The only Canadian destination on National Geographic’s list of the 25 top travel destinations in the world for 2022 is a trek in northeastern New Brunswick.
The Sentier Nepisiguit Mi’gmaq Trail, which stretches 150 kilometres from Bathurst, New Brunswick, to Mount Carleton Provincial Park, is the longest backcountry hiking trail in the Maritimes.
It features suspended bridges, waterfalls, river rapids, cliff lookouts, and unlimited kayaking and canoeing options and spans a range of landscapes and sceneries, from a river delta to the Appalachian Mountain range. The trail’s most notable characteristic, though, maybe its millennia-old history as a Mi’kmaw travel path.
According to Jason Grant, trail master for the non-profit Sentier Nepisiguit Mi’gmaq Trail Association, which develops and maintains the trail, the Mi’kmaw people have used it as a major migration route for over 10,000 years, trekking inland to hunt moose and caribou in the winter and back to the coast to fish in the summer.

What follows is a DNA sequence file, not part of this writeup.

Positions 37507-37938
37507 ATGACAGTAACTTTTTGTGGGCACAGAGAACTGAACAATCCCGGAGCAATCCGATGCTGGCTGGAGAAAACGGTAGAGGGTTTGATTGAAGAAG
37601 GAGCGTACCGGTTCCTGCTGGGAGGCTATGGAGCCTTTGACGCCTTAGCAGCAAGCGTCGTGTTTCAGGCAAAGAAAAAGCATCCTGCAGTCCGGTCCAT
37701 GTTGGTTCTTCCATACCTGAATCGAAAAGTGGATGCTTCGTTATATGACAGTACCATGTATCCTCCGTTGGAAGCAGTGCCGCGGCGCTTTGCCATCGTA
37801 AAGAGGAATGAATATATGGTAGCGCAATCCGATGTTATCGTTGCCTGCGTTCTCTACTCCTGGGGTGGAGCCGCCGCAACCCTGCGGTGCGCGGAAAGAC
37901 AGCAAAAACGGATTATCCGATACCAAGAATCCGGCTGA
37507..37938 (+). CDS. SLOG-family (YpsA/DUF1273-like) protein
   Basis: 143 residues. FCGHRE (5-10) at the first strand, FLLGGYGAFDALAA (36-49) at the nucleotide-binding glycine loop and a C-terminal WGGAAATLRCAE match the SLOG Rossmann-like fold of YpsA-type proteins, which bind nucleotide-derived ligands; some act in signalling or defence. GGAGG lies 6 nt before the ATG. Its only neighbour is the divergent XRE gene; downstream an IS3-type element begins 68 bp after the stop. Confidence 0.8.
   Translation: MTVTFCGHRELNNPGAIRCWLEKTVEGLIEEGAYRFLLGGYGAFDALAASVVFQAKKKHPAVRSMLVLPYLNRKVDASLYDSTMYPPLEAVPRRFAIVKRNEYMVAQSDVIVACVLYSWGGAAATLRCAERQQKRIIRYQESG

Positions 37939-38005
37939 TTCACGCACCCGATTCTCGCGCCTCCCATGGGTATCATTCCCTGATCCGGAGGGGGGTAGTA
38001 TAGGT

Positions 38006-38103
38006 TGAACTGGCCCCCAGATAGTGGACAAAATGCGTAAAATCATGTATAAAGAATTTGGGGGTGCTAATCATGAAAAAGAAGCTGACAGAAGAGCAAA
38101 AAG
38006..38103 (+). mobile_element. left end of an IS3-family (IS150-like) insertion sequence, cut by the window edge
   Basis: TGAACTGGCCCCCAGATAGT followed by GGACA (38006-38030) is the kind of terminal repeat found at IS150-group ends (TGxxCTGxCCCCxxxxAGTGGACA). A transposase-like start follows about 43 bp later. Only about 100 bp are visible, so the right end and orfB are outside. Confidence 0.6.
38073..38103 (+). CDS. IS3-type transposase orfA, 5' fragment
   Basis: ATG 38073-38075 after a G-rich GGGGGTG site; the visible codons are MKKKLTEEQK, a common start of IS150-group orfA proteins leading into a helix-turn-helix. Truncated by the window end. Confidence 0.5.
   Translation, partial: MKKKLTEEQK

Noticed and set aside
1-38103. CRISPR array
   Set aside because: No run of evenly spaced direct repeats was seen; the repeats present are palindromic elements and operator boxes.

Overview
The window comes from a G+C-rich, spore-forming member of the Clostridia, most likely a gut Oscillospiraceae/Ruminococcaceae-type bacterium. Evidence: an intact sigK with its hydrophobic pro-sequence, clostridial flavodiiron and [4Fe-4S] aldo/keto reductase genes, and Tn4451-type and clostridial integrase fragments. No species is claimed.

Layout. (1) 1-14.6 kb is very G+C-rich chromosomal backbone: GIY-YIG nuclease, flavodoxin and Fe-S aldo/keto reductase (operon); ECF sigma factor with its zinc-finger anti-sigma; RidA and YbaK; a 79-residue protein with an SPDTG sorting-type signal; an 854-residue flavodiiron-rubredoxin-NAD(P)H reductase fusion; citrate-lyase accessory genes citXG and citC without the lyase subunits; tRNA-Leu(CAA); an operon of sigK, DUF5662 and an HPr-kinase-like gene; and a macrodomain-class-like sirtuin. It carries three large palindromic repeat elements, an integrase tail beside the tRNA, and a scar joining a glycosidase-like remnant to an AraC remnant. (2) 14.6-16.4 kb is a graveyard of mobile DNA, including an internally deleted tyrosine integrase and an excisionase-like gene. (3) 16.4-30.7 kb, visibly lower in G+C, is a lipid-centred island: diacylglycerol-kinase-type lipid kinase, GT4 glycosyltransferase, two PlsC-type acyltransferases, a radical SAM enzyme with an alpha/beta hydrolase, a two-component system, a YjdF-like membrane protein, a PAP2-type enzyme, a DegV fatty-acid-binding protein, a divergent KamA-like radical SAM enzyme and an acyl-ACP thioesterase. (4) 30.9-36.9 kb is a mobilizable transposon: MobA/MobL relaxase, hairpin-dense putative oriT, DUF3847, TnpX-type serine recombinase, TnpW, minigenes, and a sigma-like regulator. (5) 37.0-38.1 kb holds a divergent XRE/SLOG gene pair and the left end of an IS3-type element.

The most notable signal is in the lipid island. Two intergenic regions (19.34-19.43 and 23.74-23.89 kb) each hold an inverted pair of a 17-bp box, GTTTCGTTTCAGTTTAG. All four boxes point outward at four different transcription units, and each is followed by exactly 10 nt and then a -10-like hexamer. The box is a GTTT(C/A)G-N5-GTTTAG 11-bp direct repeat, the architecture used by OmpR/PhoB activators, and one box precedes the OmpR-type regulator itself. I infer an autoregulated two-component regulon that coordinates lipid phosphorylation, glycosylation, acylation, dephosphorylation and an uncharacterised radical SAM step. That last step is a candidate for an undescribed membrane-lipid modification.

Grant mentioned these were the main pathways to the inland before European contact and could only be reached by foot or boat. He further expressed, “And New Brunswick, with its many rivers and waterways, has multiple portages and ancient Indigenous routes that are still visible to this day.”
Grant admits that he’s “a touch biassed” when it comes to the trail’s breathtaking magnificence. Even he was surprised to learn that it had made the “world’s” best list. There are numerous encounters with rapids and waterfalls along the walk.
With a long trek of 150 kilometres, it is a difficult trail that can take up to 12 days to complete, with “experienced, hard-core hikers” finishing in three or four days. Phone signals are also unavailable on around 85% of the trail. “So you’re truly out there when you’re out there.”